20th May 2024: Their work, published today in international journal Global Challenges, unveils a newly acquired depth of understanding that had previously been unexplored in this field. In combination, the findings mark a significant advancement and promise to reshape our understanding of rare earth mineral formation.

Crucially, as global demand for rare earth elements continues to rise – largely to satisfy the growing demand for the mobile phones, batteries and speakers in which they are put to work – insights from this research could have far-reaching implications and various industrial and environmental applications.

What have the researchers found?

Contrary to prior assumptions, the new research reveals that the formation of bastnäsite – the top rare earth mineral exploited by industry – is not a straightforward process but instead one driven by a very complex interplay of multiple factors.

The experimental approach involved studying the interaction between solutions containing multiple rare earth elements and common calcium-magnesium carbonate minerals like calcite, aragonite and dolomite (which are ubiquitous in nature) under hydrothermal conditions ranging from 21 to 210 °C. The team tested two solution types: one with equal rare earths concentrations, and another one simulating concentrations more typical of the usual hydrothermal fluids found on Earth.

The findings show that when the common calcium-magnesium carbonate minerals react with rare earth-rich fluids, they change their structures and chemical compositions, forming a series of rare earth-bearing minerals with exotic names like lanthanite, kozoite, bastnasite and cerianite, with very complex chemistries, shapes and textures.

Particularly interesting is that different solution types lead to distinct outcomes: For example, equal-concentration solutions promote kozoite and bastnasite crystallisation, maintaining similar rare earths ratios in solids and solutions.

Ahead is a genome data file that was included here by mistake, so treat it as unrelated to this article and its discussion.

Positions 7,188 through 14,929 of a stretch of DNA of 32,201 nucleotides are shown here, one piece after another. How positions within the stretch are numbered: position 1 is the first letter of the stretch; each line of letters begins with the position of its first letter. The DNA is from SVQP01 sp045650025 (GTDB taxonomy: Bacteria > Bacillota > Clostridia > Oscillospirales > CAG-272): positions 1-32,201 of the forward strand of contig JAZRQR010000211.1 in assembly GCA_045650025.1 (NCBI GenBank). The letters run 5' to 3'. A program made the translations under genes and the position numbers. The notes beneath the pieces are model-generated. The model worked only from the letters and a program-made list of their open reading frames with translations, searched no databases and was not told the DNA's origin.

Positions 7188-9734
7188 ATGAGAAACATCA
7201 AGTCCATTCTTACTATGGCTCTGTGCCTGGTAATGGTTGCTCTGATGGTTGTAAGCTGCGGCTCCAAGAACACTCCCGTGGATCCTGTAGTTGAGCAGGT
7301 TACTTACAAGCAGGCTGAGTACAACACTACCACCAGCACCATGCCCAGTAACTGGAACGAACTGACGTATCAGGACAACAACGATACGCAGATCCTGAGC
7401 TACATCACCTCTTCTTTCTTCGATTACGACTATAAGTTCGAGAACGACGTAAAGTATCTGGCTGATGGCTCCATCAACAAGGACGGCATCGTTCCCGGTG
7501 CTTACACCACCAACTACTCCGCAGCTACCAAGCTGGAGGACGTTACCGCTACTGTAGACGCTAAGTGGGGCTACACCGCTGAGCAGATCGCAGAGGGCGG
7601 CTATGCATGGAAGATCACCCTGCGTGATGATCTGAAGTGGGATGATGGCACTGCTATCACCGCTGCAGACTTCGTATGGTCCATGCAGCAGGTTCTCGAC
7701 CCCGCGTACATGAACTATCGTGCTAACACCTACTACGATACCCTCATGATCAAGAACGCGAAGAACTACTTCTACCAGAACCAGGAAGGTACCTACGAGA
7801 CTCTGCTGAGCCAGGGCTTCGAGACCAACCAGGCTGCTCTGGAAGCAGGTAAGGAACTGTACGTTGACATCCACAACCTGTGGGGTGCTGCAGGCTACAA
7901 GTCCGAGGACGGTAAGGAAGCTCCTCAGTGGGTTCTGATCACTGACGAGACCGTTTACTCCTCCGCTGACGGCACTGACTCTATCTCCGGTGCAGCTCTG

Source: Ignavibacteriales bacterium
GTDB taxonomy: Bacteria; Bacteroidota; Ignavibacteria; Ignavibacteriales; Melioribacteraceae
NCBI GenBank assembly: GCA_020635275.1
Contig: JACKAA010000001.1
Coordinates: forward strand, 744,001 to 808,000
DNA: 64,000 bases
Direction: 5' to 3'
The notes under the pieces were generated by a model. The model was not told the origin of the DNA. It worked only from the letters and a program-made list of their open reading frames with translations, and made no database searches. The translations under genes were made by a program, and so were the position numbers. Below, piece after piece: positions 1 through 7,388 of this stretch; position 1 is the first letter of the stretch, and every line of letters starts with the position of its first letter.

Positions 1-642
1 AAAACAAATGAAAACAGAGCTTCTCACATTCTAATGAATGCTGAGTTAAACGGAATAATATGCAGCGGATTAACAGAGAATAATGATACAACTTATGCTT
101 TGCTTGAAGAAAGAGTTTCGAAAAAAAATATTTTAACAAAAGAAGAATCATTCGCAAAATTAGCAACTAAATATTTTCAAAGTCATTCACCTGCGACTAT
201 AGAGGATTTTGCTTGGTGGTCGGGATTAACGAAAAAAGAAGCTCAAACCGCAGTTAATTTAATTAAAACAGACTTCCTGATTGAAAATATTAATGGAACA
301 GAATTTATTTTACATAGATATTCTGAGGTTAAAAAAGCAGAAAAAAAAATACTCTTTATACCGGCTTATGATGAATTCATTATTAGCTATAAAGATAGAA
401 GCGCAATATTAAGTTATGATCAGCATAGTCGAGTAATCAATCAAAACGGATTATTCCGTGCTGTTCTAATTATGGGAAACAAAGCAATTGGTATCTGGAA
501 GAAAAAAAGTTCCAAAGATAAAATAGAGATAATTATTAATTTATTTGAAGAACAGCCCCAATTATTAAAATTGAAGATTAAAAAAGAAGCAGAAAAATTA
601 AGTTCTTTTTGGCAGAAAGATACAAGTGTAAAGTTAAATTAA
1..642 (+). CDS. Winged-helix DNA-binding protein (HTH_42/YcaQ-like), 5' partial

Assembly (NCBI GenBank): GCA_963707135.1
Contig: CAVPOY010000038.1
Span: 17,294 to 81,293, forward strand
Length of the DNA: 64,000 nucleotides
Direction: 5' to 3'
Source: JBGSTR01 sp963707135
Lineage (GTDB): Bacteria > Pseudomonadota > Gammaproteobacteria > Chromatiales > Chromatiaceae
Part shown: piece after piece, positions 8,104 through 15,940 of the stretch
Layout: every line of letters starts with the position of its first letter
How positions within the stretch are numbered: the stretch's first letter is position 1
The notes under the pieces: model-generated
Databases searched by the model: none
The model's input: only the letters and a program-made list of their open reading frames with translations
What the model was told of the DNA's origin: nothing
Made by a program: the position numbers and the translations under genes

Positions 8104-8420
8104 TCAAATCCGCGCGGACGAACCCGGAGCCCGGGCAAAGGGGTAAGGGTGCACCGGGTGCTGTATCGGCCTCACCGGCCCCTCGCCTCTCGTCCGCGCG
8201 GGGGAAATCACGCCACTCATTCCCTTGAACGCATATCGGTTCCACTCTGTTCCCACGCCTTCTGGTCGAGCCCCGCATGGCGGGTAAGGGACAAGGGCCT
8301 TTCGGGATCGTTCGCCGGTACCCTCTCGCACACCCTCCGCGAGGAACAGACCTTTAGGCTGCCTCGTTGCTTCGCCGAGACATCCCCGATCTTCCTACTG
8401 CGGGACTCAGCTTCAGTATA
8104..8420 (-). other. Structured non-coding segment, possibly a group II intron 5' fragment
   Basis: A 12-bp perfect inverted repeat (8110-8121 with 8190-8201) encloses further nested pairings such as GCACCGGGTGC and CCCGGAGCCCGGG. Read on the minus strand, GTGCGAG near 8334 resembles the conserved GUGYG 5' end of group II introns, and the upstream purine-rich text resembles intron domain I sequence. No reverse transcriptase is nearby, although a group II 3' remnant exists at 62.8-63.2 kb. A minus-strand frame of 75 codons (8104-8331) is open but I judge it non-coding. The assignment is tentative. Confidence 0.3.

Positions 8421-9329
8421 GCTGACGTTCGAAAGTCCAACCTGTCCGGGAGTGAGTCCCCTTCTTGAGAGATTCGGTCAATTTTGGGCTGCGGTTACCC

Conversely, hydrothermal fluids mimicking the ones found on Earth result in rare earth-bearing minerals with varied elemental distributions – and some of these even go through decarbonation processes due to the formation of rare earth oxides.

Ultimately, the experiments showcase the extremely dynamic nature of rare earths mineral formation, with unstable minerals transforming into more stable ones over time, and sometimes developing textures impacted by adjacent mineral reactions that further underscore the complexity of the process.

What are the potential implications?

The implications of this research extend far beyond the laboratory. Understanding the complex processes involved in bastnäsite formation has profound implications for geologists and industry alike. The research demonstrates that the development of advanced simulation models is strongly needed, allowing scientists to replicate natural conditions and explore alternative methods for mineral extraction or synthesis.

While challenges remain, the insights from this study open the door for new experimental protocols to understand the fate of rare earth elements in complex geological ores where they concentrate.

Melanie Maddin, PhD researcher in Geology in Trinity’s School of Natural Sciences, is the lead author of this study. She said: “These findings challenge the models previously applied to rare earth mineral formation. Our research highlights the dependence of crystallisation pathways, mineral formation kinetics, and chemical texture on a myriad of factors, including rare earth concentrations, ionic radii, temperature, time, and host grain solubility.”

Juan Diego Rodriguez-Blanco, Principal Investigator of the research group and Professor in Trinity’s School of Natural Sciences, emphasised the significance of these findings in understanding not only bastnäsite formation but also the broader field of rare earth mineralogy.

Dr Rodriguez-Blanco, a funded investigator in iCRAG (Science Foundation Ireland Research Centre in Applied Geosciences), said: “This study opens new avenues for research in geochemistry and mineralogy, paving the way for a more comprehensive understanding of mineral formation processes.”

The research was funded by Science Foundation Ireland, Geological Survey of Ireland and the Environmental Protection Agency under the SFI Frontiers for the Future Programme. It was also supported by a Provost PhD Award at Trinity College Dublin. The journal article can be read at: https://doi.org/10.1002/gch2.202400074